MONDAY, Sept. 28, 2020 — During 2018, prices paid to hospitals by privately insured patients averaged 247 percent of what Medicare would have paid, according to a study from the RAND Corporation.
Christopher M. Whaley, Ph.D., from the RAND Corporation in Santa Monica, California, and colleagues report on the differences in standardized negotiated prices and prices for the commercially insured population relative to Medicare reimbursement rates for the same procedures and facilities.
The researchers found that across all hospital inpatient and outpatient services, employers and private insurers included in the study paid 247 percent of what Medicare would have paid for the same services at the same facilities in 2018; this included both professional and facility fees. There was an increase in this difference, from 224 and 230 percent of Medicare in 2016 and 2017, respectively. The relative prices averaged 231 and 267 percent of Medicare for hospital inpatient and outpatient services, respectively, in 2018. Relative prices less than 200 percent of Medicare were seen in some states (Arkansas, Michigan, and Rhode Island), while relative prices were above 325 percent in other states (Florida, Tennessee, Alaska, West Virginia, and South Carolina).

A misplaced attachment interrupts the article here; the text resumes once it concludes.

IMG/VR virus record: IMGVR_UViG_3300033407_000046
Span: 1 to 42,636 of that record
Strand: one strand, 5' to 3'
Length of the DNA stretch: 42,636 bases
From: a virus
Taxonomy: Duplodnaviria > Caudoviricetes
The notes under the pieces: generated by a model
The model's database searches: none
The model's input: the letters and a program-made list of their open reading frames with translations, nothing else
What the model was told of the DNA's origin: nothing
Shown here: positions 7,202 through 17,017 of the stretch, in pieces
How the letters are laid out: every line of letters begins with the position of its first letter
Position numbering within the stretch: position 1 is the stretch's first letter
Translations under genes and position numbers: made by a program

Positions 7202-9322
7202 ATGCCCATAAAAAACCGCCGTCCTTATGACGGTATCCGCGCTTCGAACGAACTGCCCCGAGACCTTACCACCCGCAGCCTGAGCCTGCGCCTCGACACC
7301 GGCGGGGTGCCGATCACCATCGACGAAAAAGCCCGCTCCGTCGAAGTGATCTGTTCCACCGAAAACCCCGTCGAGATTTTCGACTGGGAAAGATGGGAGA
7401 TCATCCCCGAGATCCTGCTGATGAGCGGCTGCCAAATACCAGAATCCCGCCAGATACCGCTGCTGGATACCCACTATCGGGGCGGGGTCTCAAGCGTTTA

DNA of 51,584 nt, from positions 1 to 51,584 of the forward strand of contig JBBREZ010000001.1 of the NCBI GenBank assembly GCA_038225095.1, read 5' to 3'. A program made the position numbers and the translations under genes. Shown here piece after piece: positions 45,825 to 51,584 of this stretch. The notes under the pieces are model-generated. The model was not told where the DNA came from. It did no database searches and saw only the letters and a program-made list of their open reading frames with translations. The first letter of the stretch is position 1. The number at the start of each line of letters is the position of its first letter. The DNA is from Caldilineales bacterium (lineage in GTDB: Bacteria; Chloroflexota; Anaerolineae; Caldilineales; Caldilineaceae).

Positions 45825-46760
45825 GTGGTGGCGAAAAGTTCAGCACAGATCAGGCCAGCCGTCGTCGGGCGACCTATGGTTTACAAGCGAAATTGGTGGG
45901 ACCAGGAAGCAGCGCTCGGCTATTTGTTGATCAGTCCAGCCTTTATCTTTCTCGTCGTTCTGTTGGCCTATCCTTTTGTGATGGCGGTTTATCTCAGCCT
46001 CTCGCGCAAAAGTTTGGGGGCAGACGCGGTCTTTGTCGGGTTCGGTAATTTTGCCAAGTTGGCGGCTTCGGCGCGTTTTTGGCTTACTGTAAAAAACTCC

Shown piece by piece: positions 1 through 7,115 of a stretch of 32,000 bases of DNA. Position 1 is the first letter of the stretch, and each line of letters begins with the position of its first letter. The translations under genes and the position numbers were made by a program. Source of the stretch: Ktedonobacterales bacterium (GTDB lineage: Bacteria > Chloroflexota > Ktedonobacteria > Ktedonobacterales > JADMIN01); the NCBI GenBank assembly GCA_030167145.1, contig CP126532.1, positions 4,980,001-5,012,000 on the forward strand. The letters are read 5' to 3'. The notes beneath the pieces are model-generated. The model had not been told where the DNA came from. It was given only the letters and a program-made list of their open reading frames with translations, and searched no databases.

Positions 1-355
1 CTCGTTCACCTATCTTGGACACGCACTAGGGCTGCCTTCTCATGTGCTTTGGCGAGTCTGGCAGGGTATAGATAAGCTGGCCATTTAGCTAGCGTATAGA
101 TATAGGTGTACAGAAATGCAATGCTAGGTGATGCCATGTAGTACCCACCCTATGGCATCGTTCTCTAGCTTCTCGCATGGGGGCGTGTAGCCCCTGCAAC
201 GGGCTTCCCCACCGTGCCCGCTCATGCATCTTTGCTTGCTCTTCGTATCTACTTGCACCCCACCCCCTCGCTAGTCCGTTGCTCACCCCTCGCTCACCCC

“This analysis provides the most detailed picture ever of what privately insured individuals pay for hospital-based care relative to what the government pays for people insured through Medicare,” Whaley said in a statement. “Especially during the COVID-19 pandemic, employers need transparent information on the prices that they and their employees are paying for health care services.”
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